Rayman Jungle Run brings visually-stunning platforming to iOS

Rayman Jungle Run is a new iOS release from Ubisoft. Set in the same beautifully-animated 2D aesthetic as console game Rayman Origins and upcoming Wii U exclusive Rayman Legends, the game is available now as a paid Universal download from the App Store.

Rayman Jungle Run is ostensibly an “autorunner” but unlike its numerous rivals such as Canabalt, Temple Run and One Epic Knight, it is not an “endless running” game. Instead, it is split into a number of bite-sized levels, each with a distinctive visual identity, in which the player must collect as many of the series’ iconic “Lums” as possible in order to earn rewards. Successfully collecting all Lums in a level rewards the player with a tooth item, which allows them to access a hidden “Land of the Dead” challenge.

Controls start very simple and gradually become more complex as the game progresses. Rayman runs automatically, and initially the player only has to tap the screen to make him jump. Once the first set of levels have been completed, however, the player unlocks the ability to “float” by tapping the screen again while in mid-jump. Once this set of levels has been completed, the player gains the ability to run up walls, and finally to fight enemies by punching them. Levels are designed in such a way that there is a linear path through them, but carefully-timed jumps, floats and wall runs allow Rayman to access secret areas that carry more Lums to collect. If one of these is missed, however, there’s no turning back.

Rayman Jungle Run is gorgeous to look at, making use of the impressive UbiArt engine that powered Rayman Legends. This means it has a beautifully-animated 2D cartoon aesthetic, where everything is packed with character and moves incredibly smoothly. When combined with the catchy, well-composed music and excellent sound, it adds up to an incredibly slickly-presented package that proves no compromises whatsoever have to be made on presentation when making a mobile game.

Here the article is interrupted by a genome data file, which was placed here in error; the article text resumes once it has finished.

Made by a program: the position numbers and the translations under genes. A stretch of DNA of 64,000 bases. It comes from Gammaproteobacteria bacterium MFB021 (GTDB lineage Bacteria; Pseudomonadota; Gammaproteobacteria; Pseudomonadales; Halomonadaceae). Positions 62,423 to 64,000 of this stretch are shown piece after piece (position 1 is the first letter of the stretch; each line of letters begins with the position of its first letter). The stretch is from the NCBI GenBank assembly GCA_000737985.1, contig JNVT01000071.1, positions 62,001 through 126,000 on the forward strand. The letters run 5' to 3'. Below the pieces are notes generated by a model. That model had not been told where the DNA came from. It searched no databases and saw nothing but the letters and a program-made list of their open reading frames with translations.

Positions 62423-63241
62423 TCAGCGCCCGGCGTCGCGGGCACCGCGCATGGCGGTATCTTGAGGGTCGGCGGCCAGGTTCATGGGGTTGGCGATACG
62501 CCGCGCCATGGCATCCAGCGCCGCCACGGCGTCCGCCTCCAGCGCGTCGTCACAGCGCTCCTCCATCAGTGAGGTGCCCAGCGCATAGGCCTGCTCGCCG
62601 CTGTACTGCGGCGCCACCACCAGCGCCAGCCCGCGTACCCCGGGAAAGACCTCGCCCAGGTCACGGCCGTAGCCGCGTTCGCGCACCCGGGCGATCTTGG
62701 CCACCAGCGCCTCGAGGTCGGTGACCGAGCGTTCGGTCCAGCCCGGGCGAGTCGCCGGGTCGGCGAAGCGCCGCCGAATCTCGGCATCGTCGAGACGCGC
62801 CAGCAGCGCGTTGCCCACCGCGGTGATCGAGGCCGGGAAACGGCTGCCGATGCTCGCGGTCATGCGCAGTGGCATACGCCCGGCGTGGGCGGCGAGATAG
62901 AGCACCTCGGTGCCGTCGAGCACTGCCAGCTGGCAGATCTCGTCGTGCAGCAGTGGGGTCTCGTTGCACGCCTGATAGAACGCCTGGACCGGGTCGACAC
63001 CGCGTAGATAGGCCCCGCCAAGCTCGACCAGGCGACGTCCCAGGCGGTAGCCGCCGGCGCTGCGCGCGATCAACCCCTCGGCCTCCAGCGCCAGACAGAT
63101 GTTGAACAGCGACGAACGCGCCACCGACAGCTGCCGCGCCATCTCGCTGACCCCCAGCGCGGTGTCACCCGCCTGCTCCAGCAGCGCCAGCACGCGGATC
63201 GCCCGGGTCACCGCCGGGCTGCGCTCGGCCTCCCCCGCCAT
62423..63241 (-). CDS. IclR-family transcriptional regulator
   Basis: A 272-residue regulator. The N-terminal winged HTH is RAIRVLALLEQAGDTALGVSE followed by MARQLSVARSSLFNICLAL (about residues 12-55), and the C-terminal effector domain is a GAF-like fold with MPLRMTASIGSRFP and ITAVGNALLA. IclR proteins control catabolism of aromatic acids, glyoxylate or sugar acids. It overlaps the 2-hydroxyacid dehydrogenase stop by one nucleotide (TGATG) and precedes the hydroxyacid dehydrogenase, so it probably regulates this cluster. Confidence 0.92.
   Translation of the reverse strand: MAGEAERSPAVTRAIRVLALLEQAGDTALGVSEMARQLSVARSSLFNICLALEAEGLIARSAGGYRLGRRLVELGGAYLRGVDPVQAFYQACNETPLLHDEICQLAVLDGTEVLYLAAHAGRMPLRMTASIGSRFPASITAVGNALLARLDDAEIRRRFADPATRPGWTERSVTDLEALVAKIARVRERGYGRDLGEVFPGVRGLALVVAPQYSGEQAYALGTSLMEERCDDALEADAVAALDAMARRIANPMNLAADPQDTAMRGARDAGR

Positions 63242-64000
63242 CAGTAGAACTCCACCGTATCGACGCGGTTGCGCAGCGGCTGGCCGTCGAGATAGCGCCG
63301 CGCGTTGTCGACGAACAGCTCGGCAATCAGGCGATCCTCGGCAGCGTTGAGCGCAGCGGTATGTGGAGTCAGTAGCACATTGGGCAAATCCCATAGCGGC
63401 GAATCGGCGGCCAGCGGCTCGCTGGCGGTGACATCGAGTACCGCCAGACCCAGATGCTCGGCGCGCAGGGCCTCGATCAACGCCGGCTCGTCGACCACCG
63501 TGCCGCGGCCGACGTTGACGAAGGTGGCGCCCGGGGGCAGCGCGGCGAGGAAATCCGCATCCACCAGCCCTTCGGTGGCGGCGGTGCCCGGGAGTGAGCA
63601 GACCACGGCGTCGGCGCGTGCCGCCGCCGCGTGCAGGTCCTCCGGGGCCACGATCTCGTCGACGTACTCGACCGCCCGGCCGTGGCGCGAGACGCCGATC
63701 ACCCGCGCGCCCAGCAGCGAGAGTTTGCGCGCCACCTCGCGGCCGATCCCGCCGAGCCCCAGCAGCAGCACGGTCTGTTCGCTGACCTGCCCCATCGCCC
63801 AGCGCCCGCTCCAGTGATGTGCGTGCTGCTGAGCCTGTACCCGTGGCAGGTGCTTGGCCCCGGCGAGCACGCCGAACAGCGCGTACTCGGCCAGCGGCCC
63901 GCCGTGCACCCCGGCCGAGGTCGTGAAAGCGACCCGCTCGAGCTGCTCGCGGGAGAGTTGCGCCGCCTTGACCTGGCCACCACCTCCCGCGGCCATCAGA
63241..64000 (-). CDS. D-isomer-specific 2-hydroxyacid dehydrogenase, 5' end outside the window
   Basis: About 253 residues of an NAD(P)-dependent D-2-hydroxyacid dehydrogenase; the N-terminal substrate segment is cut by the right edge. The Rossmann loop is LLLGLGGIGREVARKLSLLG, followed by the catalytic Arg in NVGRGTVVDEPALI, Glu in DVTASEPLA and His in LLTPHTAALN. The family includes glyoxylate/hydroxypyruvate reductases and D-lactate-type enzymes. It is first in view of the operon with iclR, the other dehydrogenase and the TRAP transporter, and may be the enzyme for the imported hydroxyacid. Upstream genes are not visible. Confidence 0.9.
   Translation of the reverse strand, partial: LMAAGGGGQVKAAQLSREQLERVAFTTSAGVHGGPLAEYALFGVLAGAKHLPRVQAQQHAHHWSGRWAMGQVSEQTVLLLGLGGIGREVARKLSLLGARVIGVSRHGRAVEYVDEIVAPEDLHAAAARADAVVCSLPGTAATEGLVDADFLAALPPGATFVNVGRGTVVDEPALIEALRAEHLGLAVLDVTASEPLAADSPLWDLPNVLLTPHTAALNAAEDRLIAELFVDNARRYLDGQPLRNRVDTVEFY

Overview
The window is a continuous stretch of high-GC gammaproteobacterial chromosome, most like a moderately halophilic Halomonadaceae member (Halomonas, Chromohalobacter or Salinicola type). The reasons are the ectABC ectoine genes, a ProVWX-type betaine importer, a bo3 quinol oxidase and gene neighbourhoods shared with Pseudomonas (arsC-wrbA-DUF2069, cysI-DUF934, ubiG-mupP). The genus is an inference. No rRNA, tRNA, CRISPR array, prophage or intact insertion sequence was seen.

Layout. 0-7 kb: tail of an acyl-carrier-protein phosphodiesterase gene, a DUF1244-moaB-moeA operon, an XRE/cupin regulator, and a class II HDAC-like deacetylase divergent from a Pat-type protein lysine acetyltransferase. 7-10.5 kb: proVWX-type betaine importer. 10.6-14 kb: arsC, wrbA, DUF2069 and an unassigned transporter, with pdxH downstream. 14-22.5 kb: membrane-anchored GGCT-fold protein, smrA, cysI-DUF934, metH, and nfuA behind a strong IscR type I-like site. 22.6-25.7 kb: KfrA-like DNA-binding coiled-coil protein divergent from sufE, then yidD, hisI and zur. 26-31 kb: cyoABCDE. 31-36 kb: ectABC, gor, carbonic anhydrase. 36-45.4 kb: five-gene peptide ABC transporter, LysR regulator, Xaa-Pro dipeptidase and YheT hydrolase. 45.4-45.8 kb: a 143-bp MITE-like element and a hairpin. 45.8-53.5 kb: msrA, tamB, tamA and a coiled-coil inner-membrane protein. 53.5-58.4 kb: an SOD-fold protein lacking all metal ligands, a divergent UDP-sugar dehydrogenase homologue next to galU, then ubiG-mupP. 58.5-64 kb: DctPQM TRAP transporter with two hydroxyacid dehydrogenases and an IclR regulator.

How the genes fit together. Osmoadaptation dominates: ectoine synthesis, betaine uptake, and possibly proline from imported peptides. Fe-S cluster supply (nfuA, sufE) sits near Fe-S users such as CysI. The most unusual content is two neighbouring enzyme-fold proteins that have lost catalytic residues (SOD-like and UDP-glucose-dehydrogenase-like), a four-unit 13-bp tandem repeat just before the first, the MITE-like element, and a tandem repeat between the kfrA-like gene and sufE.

Another element that will please longtime mobile gamers is that after the initial $2.99 price of admission, there are no in-app purchases whatsoever, no ads, no “pay to win” and no other nag screens. Social functionality is limited to Game Center leaderboards and achievements — though iOS 6’s additions to Game Center allow for easy bragging about these via email, iMessage/SMS, Twitter and Facebook without the need for explicit, obtrusive nag screens in the app itself. This is an immensely positive move, as it allows gamers who just wish to focus on the game to do so while allowing those who enjoy friendly competition and sharing achievements to do so also — everyone wins.

All in all, Rayman Jungle Run is an exemplary iOS game that should be held up as a shining example to other developers. It combines simple, quick-fire gameplay with immaculate presentation, unobtrusive competitive/social features and an unmistakable sense of respect for the player as a gamer rather than a source of income for the developer. The positive press and public attention the game is getting right now — along with anticipation for the upcoming Wii U exclusive Rayman Legends — will help it to enjoy a strong degree of success, at least in the short-term, and it’s well-deserved.

Rayman Jungle Run is currently ranked at No. 81 in Top Paid Apps, No. 42 in Top Paid iPad Apps, No. 46 in Top Paid Games and No. 23 in Top Paid iPad Games. Follow its progress with AppData, our tracking service for mobile and social games and developers.